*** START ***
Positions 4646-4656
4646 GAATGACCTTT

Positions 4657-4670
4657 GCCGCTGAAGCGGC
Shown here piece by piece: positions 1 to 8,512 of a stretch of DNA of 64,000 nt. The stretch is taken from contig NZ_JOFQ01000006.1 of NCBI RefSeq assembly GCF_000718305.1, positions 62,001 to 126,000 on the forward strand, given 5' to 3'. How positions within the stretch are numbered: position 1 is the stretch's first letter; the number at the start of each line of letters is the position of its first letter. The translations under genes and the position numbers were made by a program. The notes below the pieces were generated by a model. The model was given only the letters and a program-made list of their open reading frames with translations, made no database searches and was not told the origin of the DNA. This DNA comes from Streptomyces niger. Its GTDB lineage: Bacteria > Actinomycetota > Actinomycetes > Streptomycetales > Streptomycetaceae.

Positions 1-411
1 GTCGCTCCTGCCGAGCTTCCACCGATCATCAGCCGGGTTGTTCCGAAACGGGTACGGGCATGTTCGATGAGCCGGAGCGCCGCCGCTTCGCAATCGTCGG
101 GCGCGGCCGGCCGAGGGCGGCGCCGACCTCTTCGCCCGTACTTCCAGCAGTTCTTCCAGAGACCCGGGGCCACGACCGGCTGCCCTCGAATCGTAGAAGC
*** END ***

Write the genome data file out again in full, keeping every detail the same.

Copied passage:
Positions 4646-4656
4646 GAATGACCTTT

Positions 4657-4670
4657 GCCGCTGAAGCGGC
Shown here piece by piece: positions 1 to 8,512 of a stretch of DNA of 64,000 nt. The stretch is taken from contig NZ_JOFQ01000006.1 of NCBI RefSeq assembly GCF_000718305.1, positions 62,001 to 126,000 on the forward strand, given 5' to 3'. How positions within the stretch are numbered: position 1 is the stretch's first letter; the number at the start of each line of letters is the position of its first letter. The translations under genes and the position numbers were made by a program. The notes below the pieces were generated by a model. The model was given only the letters and a program-made list of their open reading frames with translations, made no database searches and was not told the origin of the DNA. This DNA comes from Streptomyces niger. Its GTDB lineage: Bacteria > Actinomycetota > Actinomycetes > Streptomycetales > Streptomycetaceae.

Positions 1-411
1 GTCGCTCCTGCCGAGCTTCCACCGATCATCAGCCGGGTTGTTCCGAAACGGGTACGGGCATGTTCGATGAGCCGGAGCGCCGCCGCTTCGCAATCGTCGG
101 GCGCGGCCGGCCGAGGGCGGCGCCGACCTCTTCGCCCGTACTTCCAGCAGTTCTTCCAGAGACCCGGGGCCACGACCGGCTGCCCTCGAATCGTAGAAGC